Martin Harris took a copy of the characters to Luther Bradish, who referred him to Drs. Anthon and Mitchill in New York City. They were both interested in Native American Indian stories. Mitchill had learned Mohawk language and remained interested in the origins of the Indians, relying on Humboldt's theory of three separate sources of Indians. Anthon was collecting Indian stories about the time when Harris visited him, so of course he was interested to see what Harris had to say.

A lot has been written about these events and the characters. Harris came away convinced that Joseph was telling the truth. He mortgaged his farm to get the Book of Mormon published.

By contrast, Anthon claimed years later that he told Harris he was being deceived, that the characters were like a Mayan calendar or arranged in a column. In my view, Anthon was trying to separate himself from the matter, had no specific recollection of what Harris showed him, and is therefore less credible than Harris, to whom this had become a major factor in a life-changing decision.

Dean Jessee and others think the word "Caractors" written at the top is in the handwriting of Joseph Smith. Whether that means he personally wrote the characters or was just labeling the ones written by his wife, her brother, or Martin Harris, no one knows. Apparently Martin Harris kept a copy with him for years as evidence of the veracity of the Book of Mormon. Oliver Cowdery gave a copy to David Whitmer, which ultimately ended up at the Community of Christ.

Here are two views on all this history:

Stanley B. Kimball

Stout's criticism of Kimball

File:Anthon transcript 1.jpg

Anthon_transcript_1.jpg ‎(422 × 200 pixels, file size: 17 KB, MIME type: image/jpeg)
Original in Library Archives, Reorganized Church of Jesus Christ of Latter Day Saints, The Auditorium, Independence, Missouri.

The obvious question is, what are these characters? 

There are numerous theories, but they seem to boil down to three options: some type of "reformed Egyptian" derived from hieroglyphics; some type of writing similar to what is found in Mesoamerica; and some form of writing that Native American Indians in the northeastern U.S. used.
I don't know enough about Egyptian hieroglyphics to comment on that, but it seems to me the experts would already have published some kind of detailed analysis if that theory had a factual basis.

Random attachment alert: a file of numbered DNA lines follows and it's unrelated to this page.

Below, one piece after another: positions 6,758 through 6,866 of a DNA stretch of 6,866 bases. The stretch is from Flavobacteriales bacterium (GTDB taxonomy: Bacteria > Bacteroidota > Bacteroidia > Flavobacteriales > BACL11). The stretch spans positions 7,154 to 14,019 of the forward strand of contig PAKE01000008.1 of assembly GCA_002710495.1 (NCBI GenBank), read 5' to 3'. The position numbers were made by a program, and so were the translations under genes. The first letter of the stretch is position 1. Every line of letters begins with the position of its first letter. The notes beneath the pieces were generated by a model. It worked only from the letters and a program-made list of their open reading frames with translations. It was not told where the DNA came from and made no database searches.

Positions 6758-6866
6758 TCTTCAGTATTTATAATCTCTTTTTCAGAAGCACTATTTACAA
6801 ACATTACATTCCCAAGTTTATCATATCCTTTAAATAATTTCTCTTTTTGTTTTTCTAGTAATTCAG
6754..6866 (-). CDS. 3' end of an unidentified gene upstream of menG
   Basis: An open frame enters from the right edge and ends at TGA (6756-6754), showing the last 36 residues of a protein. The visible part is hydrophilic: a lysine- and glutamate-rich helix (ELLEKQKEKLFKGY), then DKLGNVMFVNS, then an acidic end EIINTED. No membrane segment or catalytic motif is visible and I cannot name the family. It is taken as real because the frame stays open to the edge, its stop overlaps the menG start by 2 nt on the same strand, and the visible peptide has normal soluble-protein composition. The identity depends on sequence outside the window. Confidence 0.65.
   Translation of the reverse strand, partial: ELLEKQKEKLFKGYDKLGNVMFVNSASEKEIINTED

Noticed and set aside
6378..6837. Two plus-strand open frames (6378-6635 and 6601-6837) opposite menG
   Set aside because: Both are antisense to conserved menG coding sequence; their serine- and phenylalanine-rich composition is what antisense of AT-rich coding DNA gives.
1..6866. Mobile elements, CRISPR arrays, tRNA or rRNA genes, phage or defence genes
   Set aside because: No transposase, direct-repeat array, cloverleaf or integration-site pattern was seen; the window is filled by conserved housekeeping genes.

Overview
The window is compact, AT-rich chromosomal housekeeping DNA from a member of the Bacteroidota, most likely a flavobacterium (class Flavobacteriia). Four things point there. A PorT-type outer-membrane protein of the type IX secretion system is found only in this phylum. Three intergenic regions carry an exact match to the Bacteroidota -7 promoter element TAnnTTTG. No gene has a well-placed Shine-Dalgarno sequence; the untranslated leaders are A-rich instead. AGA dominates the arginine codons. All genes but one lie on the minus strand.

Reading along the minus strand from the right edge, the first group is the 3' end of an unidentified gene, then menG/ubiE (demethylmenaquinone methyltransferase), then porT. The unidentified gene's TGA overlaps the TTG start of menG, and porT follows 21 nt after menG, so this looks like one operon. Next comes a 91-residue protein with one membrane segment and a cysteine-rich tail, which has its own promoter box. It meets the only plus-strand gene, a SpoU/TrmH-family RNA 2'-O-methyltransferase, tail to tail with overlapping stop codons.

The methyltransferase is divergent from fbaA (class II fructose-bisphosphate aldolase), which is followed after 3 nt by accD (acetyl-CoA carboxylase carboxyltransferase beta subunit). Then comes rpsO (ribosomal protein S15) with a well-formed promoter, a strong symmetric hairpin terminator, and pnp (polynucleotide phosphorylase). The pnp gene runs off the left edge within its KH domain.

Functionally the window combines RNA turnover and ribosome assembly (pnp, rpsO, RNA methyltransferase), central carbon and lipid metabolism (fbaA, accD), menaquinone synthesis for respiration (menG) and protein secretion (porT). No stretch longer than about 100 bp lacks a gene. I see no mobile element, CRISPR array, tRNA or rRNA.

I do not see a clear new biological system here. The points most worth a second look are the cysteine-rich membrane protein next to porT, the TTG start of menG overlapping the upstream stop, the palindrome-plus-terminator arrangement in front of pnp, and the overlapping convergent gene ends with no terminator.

FairMormon predictably links them to Mesoamerica, completely misrepresenting the source they rely on. Below is the quotation from FairMormon, followed by an illustration of the characters they're referring to, and then the original Jones article that FairMormon incorrectly paraphrased. Take a look and see what comparisons you can make between the Tlatilco cylinder and the Anthon transcript.

Characters in the authentic Anthon transcript(s) have been reported on two "Mexican seals made of baked clay" dating from no later than 400 B.C. Non-LDS archaeologists have remarked on this "hitherto unknown writing system" which "closely resemble various oriental scripts ranging from Burma and China to the rim of the Mediterranean," which if authentic "would almost surely instance of transpacific contact during the Preclassic [pre-A.D. 400]." Other examples of the same script may also have been found between 1921 and 1932.[3] This is currently an area requiring more research.

cylinder seal

 This cylinder was found at Tlatilco in the Valley of Mexico. Of the 28 characters identifiable on this cylinder, 26 have been shown to have a close relationship to Anthon characters. 

Here is the Jones article making the comparison:


By contrast, the comparisons between the characters and the writing of the Mikmaq Indians of northeastern U.S. and Canada seem a closer fit. I suspect this comparison may account for whatever positive impression Mitchill and Anthon left with Harris. Of course, the last thing the Mesoamericanists want is a connection between the Anthon transcript and Native American Indian languages. This means we'll never see an article making this connection in the pages of the Interpreter, the Maxwell Institute, BYU Studies, etc., but we always have the Internet where people can make these comparisons and discuss them.

I haven't studied this enough to have a strong opinion--the only ancient languages I've studied are Latin and Greek--but to me, the Mesoamerican connection is very far-fetched, while the connection with the Mi'kmaq is undeniable. I know there are lots of reasons to question the antiquity of the Mi'kmaq characters,

Nephite Mi'kmaq Comparison
The above Nephite symbols come from the “Caractors” transcript (early Mormon transcript of characters copied from the Book of Mormon Plates). Care has been taken to avoid any comparisons that draws from Mark Hofmann’s Anthon Transcript forgery.
Though the spoken language of the Mi’kmaq people of northern America is certainly not the same as Nephite, the style of Nephite writing resembles Mi’kmaq hieroglyphs. In both Nephite and Mi’kmaq, symbols represent entire words. This explains why Nephite “reformed Egyptian” is even more compressed than Nephite “Hebrew”. (Mormon 9:33)